New York, NY (January 27, 2016) — For many people, the prospect of advance planning for theirs or a loved one’s care is a sensitive subject and often one that gets pushed aside because it makes us uncomfortable. Yet, it is a subject worth addressing, particularly when Alzheimer’s disease enters the picture. On February 11, the Alzheimer’s Foundation of America (AFA)’s “Care Connection,” free, monthly educational teleconference will tackle this subject. Judith Schwarz, Ph.D., clinical coordinator, End of Life Choices, will be the guest speaker.
Offered the second Thursday of each month from 1p.m. to 2 p.m. (EST), “Care Connection” is designed for both family and professional caregivers of people with Alzheimer’s disease and related illnesses. To join the conference, call toll-free 1-877-594-8353 and enter guest identification number 46692951#.
Advance care planning involves learning about the types of decisions an individual might need to make with respect to long-term care, end-of-life wishes and more should he or she become incapacitated. Such planning encourages individuals and their families to consider their wishes and share them with family members. Advance care planning helps ensure that family members, doctors and or palliative or hospice care professionals, know what type of medical care is wanted.
AFA’s March Care Connection teleconference will feature another important topic of concern of caregivers and individuals with Alzheimer’s disease: depression. For many caregivers, symptoms of depression can develop as a result of the constant demands they face in providing care for a loved one with a progressive illness. Caregivers often sacrifice their own physical and emotional needs and the emotional and physical experiences involved with providing care can strain even the most capable person. The resulting feelings of anger, anxiety, sadness, isolation, exhaustion and then guilt for having these feelings can exact a heavy toll. In the case of an individual living with Alzheimer’s disease or another dementia related illness, the knowledge that he is living with a progressively degenerative illness can lead to symptoms of depression. Medications can exacerbate these symptoms as well. Andrea Shaw, L.C.S.W., In Home Therapy for Older Adults, is the featured speaker for this teleconference, which takes place March 10.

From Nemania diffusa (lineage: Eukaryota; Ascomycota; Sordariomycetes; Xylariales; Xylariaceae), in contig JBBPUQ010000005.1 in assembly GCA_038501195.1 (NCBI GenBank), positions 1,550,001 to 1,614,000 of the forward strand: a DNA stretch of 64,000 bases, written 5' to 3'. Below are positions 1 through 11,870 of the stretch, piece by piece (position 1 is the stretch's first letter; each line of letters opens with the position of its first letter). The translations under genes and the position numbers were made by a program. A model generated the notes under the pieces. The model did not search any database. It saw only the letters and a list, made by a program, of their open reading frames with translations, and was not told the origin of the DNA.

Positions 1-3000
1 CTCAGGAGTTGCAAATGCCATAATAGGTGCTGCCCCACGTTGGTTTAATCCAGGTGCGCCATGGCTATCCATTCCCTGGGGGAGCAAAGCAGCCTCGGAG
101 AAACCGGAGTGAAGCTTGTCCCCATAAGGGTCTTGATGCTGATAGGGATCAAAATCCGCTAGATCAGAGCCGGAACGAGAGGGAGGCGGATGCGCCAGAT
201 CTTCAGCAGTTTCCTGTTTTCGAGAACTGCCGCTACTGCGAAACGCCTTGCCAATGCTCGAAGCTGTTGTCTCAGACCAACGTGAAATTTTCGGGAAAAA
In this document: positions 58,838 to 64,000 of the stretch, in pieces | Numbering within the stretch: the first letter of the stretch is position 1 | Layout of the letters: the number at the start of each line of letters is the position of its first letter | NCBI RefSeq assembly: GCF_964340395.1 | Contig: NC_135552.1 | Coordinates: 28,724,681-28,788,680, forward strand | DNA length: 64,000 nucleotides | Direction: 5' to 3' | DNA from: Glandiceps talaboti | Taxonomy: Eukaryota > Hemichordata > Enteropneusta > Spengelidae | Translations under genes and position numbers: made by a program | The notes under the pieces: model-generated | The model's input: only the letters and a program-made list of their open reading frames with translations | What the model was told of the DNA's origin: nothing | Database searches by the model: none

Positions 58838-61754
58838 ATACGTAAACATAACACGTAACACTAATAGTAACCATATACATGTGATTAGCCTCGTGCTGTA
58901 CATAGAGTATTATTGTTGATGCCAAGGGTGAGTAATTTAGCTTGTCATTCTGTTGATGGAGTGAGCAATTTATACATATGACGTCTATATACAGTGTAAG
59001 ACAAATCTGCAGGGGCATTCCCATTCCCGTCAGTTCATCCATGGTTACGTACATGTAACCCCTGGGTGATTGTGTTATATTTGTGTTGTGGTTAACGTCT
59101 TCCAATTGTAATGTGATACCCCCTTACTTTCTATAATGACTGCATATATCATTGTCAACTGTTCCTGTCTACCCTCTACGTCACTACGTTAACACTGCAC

For more information and to connect with our national toll-free helpline, please call 866-232-8484 or visit www.alzfdn.org.
The Alzheimer’s Foundation of America is a non-profit founded to fill the gap that existed on a national level assuring quality of care and excellence in service to individuals with Alzheimer's disease and related illnesses, and to their caregivers and families. AFA unites more than 2,400 member organizations from coast-to-coast that are dedicated to meeting the educational, social, emotional and practical needs of individuals with Alzheimer's disease and their families. Under AFA's umbrella, these organizations collaborate on education, resources, best practices and advocacy —all resulting in better care for people affected by the disease. AFA’s services include a national, toll-free helpline staffed by licensed social workers, educational materials, professional training, community outreach, free quarterly caregiver magazine, research funding, public advocacy and programmatic services. For more information about AFA, call toll-free 866-232-8484, visit www.alzfdn.org, follow us on Twitter, or connect with us on Facebook.